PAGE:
NC asks Maoists to dismantle armed youth wing
Kathmandu: Nepali Congress has asked the main opposition Maoists to stop its violent activities and dismantle its armed youth wing to create an environment of trust to carry forward the peace process in the country.
Nepali Congress, which kick-started its five-day convention here to elect a successor to late party president GP Koirala on Friday, also asked the former rebels to return property seized during the insurgency to its rightful owners.
Presenting a report, NC General-Secretary Bimalendra Nidhi asked the Maoists to expedite the process of integration and rehabilitation of the former Maoist guerrillas by fixing maximum limit on the number of combatants to be integrated into the security forces.
Nidhi asked Maoists to dismantle the armed structure of its youth wing, Young Communist League.
The Maoist leaders should be provided only government security and by ending the double security arrangements made to them, Nidhi pointed out.
The arms confined in the cantonments under the UN`s observation should be handed over to the government, said the NC report.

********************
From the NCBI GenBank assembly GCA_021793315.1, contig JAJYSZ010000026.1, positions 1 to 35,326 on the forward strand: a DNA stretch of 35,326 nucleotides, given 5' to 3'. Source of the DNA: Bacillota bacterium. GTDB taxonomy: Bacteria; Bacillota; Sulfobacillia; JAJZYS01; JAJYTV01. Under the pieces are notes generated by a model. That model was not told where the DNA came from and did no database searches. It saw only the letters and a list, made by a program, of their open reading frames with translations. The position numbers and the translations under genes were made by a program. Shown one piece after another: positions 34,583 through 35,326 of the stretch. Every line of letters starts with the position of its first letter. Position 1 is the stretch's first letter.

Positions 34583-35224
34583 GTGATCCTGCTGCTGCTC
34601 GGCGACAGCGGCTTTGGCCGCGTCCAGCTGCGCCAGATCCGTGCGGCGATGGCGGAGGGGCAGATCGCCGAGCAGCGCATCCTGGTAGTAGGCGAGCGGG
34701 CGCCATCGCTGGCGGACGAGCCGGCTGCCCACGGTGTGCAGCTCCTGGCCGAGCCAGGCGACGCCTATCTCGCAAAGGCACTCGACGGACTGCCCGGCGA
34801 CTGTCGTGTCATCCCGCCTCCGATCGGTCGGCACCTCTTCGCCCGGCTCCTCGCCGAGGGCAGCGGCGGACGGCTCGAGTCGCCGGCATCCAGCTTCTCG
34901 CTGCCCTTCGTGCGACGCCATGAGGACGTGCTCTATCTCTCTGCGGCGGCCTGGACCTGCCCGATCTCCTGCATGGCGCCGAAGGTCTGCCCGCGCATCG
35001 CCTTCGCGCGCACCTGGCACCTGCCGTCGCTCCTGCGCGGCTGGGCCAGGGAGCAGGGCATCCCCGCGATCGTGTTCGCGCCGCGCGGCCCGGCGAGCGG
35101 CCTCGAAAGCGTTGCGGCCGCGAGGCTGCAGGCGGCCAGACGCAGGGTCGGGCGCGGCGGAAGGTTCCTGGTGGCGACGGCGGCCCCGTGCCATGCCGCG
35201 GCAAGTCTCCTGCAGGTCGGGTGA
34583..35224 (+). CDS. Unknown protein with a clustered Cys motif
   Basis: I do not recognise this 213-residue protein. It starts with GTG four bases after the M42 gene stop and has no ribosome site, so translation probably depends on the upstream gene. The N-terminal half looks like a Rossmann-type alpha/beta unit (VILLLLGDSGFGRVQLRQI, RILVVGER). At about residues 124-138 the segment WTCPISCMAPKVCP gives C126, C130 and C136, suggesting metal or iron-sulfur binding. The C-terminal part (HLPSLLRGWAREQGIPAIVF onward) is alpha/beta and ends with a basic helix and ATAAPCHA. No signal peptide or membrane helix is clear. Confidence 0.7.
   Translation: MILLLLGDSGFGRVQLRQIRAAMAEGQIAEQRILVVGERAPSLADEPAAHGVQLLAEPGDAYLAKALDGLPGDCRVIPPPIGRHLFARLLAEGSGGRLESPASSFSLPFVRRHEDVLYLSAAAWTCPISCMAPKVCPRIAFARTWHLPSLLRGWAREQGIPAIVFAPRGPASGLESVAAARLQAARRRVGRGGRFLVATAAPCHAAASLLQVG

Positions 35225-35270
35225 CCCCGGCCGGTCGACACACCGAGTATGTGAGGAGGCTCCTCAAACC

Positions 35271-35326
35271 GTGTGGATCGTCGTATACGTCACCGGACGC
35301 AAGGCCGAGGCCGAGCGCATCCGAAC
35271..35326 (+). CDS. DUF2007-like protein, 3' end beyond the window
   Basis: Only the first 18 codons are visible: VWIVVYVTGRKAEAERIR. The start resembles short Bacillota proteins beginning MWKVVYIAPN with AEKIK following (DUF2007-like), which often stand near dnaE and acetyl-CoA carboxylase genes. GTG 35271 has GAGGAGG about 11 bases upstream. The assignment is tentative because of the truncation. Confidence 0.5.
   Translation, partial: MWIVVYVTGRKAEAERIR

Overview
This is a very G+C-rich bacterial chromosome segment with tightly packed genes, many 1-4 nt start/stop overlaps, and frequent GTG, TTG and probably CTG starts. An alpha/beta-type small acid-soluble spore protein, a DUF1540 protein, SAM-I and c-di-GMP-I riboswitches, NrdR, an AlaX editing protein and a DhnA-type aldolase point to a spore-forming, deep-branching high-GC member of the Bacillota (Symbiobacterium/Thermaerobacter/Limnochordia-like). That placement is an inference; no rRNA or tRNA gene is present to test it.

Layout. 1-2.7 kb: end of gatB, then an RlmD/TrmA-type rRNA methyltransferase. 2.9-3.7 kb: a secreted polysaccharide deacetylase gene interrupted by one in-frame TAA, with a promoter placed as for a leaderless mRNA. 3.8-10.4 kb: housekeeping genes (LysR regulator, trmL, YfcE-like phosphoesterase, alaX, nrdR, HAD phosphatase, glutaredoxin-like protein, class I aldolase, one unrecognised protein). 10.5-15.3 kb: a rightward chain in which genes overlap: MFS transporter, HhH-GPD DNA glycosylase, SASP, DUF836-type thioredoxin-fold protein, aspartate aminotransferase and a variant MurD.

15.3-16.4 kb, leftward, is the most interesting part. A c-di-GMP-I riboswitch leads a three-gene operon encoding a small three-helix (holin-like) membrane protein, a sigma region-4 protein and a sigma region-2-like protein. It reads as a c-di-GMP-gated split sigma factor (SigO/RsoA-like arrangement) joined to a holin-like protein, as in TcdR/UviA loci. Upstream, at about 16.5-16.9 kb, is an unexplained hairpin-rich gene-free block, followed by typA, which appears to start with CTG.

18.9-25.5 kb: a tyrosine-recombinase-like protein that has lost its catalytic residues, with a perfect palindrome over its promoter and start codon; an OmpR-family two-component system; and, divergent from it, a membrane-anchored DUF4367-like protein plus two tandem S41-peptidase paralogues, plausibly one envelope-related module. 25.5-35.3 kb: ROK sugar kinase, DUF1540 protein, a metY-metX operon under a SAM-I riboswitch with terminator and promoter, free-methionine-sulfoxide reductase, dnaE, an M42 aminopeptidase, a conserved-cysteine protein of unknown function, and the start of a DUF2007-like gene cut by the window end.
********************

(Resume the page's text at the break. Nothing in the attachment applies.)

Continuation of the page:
The Maoist combatants should be immediately brought under the control of the Special Committee formed by the government, it said, adding the former rebels should update the information about the current status of the former guerrilla force confined in the UN-monitored cantonments.
Blaming the Maoists for not being sincere about drafting a democratic constitution and to establish lasting peace in the country, the report asked them to implement the past agreements and understandings relating to the peace process.
The report also expressed concern that the Maoists have been pursuing the culture of buy and sell of lawmakers and using the language of threat as a means of politics.
NC acting president, Sushil Koirala, and former prime minister Sher Bahadur Deuba are the main contenders for the post of president which fell vacant following 85-year-old GP Koirala`s death on March 20.
The Nepali Congress convention comes amid a political deadlock in the country that is threatening the fragile peace process.
Political parties have failed to elect a new prime minister in seven rounds of voting following the resignation of Prime Minister Madhav Kumar Nepal on June 30.
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